Experts Continue to Worry About Methamphetamine Addiction

Meth related crimes continue to grow; epidemic moving west to east
In many counties throughout the United States, methamphetamine remains the number-one drug problem, according to a survey of county law enforcement officials. The survey, titled "The Methamphetamine Epidemic: The Criminal Effect of Meth on Communities," was conducted by the National Association of Counties (NACo) to find out the effect of methamphetamine abuse.

While meth lab seizures are down significantly, due largely to new laws, crimes related to methamphetamine abuse continue to grow. The survey also suggested the following:

  • Meth abuse is a serious problem. More counties reported meth as the primary drug problem than cocaine, marijuana and heroin combined.
  • The majority of meth currently being abused is imported from out-of-state locations, including Mexico.
  • Meth use continues to be common in western states and is increasing in popularity on the east coast. In Arizona, California, Idaho, Nevada, New Mexico, Utah, Washington and Wyoming, 100 percent reported that meth is the number-one drug problem. Oklahoma, Iowa, Louisiana, Nebraska and Oregon followed close behind. This information correlates with the national trend that meth is popular in western rural areas and is spreading across the country from west to east.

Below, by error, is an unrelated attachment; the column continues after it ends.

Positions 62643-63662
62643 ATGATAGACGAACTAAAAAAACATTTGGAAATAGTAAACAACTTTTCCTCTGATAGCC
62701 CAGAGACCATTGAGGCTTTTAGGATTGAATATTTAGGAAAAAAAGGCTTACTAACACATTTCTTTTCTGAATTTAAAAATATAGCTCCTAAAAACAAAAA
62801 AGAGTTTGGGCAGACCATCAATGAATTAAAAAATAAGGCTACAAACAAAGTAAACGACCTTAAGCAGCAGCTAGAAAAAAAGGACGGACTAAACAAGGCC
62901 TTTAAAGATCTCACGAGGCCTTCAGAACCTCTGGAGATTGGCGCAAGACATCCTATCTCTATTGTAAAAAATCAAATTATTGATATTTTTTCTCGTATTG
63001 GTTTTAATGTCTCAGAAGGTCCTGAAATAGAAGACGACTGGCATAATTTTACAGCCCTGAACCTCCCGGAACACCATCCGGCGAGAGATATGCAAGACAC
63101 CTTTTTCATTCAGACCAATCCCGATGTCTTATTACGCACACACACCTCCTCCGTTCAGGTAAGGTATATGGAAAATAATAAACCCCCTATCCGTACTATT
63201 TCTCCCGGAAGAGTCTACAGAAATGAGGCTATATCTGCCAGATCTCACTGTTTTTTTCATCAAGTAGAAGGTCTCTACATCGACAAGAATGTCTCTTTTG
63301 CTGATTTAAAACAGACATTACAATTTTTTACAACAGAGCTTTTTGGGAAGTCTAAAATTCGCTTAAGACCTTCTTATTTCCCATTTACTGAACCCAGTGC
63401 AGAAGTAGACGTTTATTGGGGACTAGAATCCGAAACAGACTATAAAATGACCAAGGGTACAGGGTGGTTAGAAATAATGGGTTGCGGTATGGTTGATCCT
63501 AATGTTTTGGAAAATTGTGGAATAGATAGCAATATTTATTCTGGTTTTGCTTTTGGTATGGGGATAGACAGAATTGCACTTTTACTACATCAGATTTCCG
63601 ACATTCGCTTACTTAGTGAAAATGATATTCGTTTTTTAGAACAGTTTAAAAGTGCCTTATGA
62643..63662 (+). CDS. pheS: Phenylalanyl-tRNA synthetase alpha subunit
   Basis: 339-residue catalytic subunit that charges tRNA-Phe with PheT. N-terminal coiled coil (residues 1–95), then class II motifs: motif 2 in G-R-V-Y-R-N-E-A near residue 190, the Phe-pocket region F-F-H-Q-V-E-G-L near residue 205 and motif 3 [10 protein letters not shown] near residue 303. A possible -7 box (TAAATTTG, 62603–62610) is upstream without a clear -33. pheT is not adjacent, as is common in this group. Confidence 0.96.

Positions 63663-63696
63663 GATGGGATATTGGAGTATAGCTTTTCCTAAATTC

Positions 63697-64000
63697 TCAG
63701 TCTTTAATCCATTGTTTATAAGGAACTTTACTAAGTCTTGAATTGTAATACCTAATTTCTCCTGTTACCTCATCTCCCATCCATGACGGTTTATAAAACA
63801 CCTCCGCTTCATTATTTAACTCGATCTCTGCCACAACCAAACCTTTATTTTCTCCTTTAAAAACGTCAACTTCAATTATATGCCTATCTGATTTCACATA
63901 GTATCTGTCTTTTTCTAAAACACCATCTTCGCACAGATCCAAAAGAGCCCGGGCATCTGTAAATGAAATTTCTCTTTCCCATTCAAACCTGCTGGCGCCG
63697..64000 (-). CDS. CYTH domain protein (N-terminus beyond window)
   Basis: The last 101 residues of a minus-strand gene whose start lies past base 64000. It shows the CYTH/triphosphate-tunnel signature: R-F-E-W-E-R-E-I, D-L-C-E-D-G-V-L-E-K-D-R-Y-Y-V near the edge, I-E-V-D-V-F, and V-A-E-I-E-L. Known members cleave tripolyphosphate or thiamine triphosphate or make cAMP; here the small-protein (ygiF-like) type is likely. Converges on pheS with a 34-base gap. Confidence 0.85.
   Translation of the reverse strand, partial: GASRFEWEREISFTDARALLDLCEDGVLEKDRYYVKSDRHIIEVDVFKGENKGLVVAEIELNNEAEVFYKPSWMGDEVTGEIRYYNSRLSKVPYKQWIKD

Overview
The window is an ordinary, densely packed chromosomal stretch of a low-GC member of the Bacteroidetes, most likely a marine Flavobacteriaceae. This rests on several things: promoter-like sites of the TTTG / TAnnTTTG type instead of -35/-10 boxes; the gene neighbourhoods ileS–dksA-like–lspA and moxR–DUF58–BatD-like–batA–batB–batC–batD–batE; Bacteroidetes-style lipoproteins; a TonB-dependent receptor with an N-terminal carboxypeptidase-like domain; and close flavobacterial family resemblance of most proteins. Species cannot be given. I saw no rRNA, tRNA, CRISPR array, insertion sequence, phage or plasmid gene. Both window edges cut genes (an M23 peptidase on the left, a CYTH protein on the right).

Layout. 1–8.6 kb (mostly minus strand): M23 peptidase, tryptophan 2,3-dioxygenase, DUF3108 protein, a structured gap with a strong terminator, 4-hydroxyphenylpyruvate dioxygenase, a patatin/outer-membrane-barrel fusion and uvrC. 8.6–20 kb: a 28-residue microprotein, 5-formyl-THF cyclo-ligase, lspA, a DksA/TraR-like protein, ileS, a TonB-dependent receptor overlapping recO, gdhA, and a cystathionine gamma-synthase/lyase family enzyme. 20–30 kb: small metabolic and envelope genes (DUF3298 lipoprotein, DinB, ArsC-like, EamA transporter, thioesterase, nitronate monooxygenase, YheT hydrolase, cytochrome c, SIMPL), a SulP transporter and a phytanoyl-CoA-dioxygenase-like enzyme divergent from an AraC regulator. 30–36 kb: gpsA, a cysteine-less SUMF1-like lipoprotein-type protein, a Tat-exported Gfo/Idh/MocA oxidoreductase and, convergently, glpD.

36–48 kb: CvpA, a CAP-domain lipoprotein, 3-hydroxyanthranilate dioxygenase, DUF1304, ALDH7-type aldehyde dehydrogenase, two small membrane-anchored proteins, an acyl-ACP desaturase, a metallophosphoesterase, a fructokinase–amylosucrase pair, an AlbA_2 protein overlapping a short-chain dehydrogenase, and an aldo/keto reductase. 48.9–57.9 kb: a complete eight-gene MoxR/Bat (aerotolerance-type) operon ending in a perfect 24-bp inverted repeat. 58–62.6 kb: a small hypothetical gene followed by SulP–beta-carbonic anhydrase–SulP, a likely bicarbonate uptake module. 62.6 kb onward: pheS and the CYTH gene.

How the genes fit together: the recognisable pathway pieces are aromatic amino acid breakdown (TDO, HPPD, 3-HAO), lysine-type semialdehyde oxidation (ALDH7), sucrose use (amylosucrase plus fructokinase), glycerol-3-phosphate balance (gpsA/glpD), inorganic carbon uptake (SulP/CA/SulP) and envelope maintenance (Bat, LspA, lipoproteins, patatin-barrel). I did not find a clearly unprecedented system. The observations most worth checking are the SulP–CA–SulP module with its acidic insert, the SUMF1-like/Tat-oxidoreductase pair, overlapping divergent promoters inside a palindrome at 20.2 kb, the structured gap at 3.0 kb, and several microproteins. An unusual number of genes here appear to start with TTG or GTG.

• Protecting residents from the dangers of meth has increased the workload of public safety officials.
  • Individuals who abuse meth are more likely to commit crimes. Law enforcement officials reported an increase in robberies, burglaries, simple assaults, identity theft and domestic violence. Meth-related arrests account for a significant number of crimes that merit imprisonment.

    Other surveys by NACo have shown additional impacts of meth abuse on counties in the U.S.:
  • Meth is the biggest drug threat to county law enforcement officials.
  • In 2005, meth was responsible for an increase in out-of-home placements for children.
  • Meth abuse was responsible for more emergency room admissions than any other drug
  • The need for meth treatment is growing.


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